Hwæt. We Gardena in geardagum,
þeodcyninga, þrym gefrunon,
hu ða æþelingas ellen fremedon. (Beowulf)
Unless you’ve studied Old English, that’s pretty incomprehensible. What if we go back a little over 600 years instead?
Whan that Aprille with his shoures soote,
The droghte of March hath perced to the roote,
And bathed every veyne in swich licóur
Of which vertú engendred is the flour;… (Geoffrey Chaucer, The Canterbury Tales)
With some effort, you can probably understand this passage, but it’s still a far cry from the English that people like Camilla Turner are defending. Spoiler alert: there is no point at which English reached perfection, no point at which Good English began going downhill. English has always been changing, and it hasn’t gotten better or worse. It’s just different.
The perfect English which people reminisce about is nothing more than the English they, personally, are used to. Slang and linguistic innovations aren’t ruining English; they’re just introducing change, and change is uncomfortable to people who are used to things being a certain way. But the way things were done in the past isn’t inherently good or correct. For example, you may have been taught in school not to split infinitives (to know, to walk, etc.). Did you know that this grammatical trend started because you can’t split infinitives in Latin, and people in the 17th century thought English ought to be more like Latin? Yeah.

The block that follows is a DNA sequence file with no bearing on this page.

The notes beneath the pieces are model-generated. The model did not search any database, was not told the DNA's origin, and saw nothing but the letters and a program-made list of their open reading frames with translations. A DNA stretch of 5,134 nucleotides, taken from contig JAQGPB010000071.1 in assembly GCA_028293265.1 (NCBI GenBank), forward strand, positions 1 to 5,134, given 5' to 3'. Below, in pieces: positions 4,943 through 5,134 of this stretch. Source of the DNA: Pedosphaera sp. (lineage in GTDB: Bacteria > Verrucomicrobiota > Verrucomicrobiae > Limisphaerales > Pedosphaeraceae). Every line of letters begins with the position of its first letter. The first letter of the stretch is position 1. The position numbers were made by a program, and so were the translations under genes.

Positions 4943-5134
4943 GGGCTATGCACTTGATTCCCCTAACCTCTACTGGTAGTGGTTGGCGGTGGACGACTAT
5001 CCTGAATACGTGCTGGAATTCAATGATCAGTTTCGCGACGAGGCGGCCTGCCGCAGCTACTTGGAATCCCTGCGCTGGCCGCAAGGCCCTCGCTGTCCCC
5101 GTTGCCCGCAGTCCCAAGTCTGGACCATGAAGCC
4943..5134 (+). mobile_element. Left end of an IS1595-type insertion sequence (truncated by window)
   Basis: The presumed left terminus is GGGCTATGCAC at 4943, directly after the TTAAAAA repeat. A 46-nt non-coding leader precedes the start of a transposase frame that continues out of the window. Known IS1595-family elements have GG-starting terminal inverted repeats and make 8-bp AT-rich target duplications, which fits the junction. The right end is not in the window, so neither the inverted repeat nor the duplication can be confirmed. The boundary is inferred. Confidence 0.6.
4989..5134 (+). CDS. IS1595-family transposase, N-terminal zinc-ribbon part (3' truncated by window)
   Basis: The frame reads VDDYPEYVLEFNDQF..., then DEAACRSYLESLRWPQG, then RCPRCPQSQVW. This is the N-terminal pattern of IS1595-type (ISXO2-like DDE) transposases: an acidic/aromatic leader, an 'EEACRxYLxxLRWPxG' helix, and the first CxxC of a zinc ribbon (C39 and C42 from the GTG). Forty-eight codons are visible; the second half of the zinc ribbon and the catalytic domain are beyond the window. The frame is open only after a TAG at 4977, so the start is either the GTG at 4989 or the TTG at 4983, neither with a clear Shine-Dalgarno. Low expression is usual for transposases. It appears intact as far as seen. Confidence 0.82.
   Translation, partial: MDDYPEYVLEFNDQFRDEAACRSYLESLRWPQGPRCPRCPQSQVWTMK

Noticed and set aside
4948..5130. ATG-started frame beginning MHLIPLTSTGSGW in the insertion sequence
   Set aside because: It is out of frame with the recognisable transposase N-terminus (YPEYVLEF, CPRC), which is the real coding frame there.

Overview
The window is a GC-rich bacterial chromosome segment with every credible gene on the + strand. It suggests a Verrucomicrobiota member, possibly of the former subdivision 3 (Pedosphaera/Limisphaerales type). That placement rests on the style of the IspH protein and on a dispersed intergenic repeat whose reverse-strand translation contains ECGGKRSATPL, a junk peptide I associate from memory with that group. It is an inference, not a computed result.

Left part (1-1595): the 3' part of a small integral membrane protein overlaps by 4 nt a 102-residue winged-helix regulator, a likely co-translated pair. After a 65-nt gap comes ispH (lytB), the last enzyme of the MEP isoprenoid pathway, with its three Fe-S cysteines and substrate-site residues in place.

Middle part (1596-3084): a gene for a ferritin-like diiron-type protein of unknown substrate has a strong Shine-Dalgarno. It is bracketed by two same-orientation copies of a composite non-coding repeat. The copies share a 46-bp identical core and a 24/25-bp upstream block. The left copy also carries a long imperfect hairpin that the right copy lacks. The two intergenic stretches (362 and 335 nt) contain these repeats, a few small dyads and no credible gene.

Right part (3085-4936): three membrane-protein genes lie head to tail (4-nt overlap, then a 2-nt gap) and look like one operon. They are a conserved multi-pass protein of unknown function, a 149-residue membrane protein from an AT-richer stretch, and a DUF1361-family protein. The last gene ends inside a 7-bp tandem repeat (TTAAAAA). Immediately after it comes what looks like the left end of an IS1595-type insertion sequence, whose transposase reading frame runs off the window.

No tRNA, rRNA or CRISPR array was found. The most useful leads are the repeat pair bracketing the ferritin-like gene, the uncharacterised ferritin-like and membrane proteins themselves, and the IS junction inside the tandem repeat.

The fact is, one of the only constants in any language is change. All languages change (albeit slowly) over time. They adapt to the changing needs of their users; pronunciations shift; people borrow words from other languages and modify words from their own. Even within one language, like English, there are tons of dialects that constantly interact and change.
As it happens, a lot of this change comes from young people, who introduce new words and constructions that may or may not stick.
People who critique new language use claim that young people are using words incorrectly (i.e., differently than I was taught to use them), and therefore, their generation must be lazy or incompetent. They just need to learn the proper way to use words (i.e., the way I use words). Linguistic novelty can be perceived as scary or wrong because it’s less tied to tradition, but it’s not inherently bad. It’s just new. And it’s normal.